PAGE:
Allthough I agree that regular Excel formulas can't fix everything, I dislike VBA. There are several reasons for this, but the most important one is that chances are it will stop working with the next upgrade. I'm not saying you shouldn't use VBA at all, but only use it when necessary.
Your question is a good example of a need where VBA isn't necessary.. "OK" you say, "but then how do I fix this problem?" Feel lucky and click this link to my answer to a related question here.
What you'll find out in the link is, how you can measure your charts' exact grid. When your x-axis crosses at 0, you'll only need the maximum Y-axis label for that. You're only half way there now, cause your specific problem isn't solved yet. Here's how I would proceed:
First measure how high your labels are compared to the height of your chart. This will need some trial and error, but shouldnt be very difficult. If your chart can stack 20 labels without overlapping, this number would be 0.05 for example.
Next determine if and where any of the labels would overlap. This is quite easy, cause all you need to do is find out where numbers are too close to each other (within the 0.05 range in my example).
Use some boolean tests or for all I care IF formulas to find out. The result you're after is a table with the answers for each of the series (except the first one). Don't be afraid to duplicate that table again for the next step: creating the new chart input.
There are several ways to create the new chart, but here's the one I'd choose. For each of the series create three lines. One is the actual line, the other two are the invisible lines with just the data labels. For each of the lines there is one invisible line with just the regular labels. Those all use the same alignment. Each extra invisible line has a different allignment for the labels. You won't need one for your first series, but for the second one the label would be to the right, the third one beneath and the fourth one to the left (for example).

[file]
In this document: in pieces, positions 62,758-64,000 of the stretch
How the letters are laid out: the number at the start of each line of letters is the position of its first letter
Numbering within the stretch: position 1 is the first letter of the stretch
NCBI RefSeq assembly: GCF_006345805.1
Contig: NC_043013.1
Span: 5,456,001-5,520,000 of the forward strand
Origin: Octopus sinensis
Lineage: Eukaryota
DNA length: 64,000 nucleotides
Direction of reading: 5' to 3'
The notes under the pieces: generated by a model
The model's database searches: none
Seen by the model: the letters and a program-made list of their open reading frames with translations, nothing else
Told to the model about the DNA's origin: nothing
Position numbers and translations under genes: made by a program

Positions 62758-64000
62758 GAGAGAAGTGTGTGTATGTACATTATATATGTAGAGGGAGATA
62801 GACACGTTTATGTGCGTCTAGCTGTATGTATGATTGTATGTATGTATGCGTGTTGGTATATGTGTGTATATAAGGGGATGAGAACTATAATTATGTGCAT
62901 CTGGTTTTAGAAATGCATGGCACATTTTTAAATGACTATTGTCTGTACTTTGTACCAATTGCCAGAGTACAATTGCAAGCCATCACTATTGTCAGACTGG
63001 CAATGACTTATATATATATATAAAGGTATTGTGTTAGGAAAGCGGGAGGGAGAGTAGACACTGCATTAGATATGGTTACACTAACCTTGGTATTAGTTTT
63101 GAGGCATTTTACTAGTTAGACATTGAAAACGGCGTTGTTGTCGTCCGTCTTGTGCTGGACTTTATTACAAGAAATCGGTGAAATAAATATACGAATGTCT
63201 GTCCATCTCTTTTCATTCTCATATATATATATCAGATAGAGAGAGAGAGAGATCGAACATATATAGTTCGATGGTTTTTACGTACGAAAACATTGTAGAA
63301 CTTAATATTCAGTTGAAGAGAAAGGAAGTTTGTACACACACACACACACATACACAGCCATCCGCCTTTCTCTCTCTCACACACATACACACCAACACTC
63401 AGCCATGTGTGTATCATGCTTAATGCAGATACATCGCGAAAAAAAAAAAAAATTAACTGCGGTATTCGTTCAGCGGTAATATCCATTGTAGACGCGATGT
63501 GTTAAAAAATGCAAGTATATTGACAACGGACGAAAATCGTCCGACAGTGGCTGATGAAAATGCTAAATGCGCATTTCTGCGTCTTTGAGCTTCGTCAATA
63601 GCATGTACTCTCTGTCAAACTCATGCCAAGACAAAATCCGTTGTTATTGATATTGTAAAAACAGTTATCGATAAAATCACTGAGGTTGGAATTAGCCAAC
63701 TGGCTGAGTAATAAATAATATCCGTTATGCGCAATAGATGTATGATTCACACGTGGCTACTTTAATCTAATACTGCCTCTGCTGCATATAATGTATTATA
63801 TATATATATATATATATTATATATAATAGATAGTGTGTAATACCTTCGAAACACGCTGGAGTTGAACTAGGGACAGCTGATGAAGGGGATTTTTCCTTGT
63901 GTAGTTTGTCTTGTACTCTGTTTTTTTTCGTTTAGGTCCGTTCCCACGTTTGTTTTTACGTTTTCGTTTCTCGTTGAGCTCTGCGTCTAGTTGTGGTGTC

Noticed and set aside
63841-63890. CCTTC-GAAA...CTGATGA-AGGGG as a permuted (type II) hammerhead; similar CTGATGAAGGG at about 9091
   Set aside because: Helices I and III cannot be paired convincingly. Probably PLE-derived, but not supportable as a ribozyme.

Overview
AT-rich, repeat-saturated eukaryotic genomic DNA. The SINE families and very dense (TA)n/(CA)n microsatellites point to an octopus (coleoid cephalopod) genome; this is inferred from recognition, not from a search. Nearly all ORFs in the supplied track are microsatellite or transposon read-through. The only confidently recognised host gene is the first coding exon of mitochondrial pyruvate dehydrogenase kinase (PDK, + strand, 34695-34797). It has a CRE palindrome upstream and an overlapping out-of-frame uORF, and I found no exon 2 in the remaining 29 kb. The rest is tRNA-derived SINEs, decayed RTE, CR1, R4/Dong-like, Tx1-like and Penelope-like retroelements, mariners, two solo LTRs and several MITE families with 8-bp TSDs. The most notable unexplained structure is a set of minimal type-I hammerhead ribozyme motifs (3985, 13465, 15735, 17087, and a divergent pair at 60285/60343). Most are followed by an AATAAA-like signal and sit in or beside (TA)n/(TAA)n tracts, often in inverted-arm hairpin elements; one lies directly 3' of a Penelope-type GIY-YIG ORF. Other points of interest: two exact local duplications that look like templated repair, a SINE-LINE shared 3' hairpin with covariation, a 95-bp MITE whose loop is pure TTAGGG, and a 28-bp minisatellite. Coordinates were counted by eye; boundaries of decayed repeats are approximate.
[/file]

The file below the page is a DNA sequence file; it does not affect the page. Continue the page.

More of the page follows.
When none of the data labels overlap only the first invisible lines (with regular alignment) need to show the values. When labels do overlap, the corresponding extra invisible line should take over on that point and show its label. Of course the first invisible line should not show one there.
When all four labels overlap at the same x-axis value, you should see the first basic invisible line's label and the three extra invisible lines' labels. This should work for your example chart, cause there is enough room to move to labels to the left and right. Personally I'd stick with just the minimum and the maximum label at an overlapping point, cause the fact it overlaps shows the values are pretty close to each other in the first place..
I hope this helped you,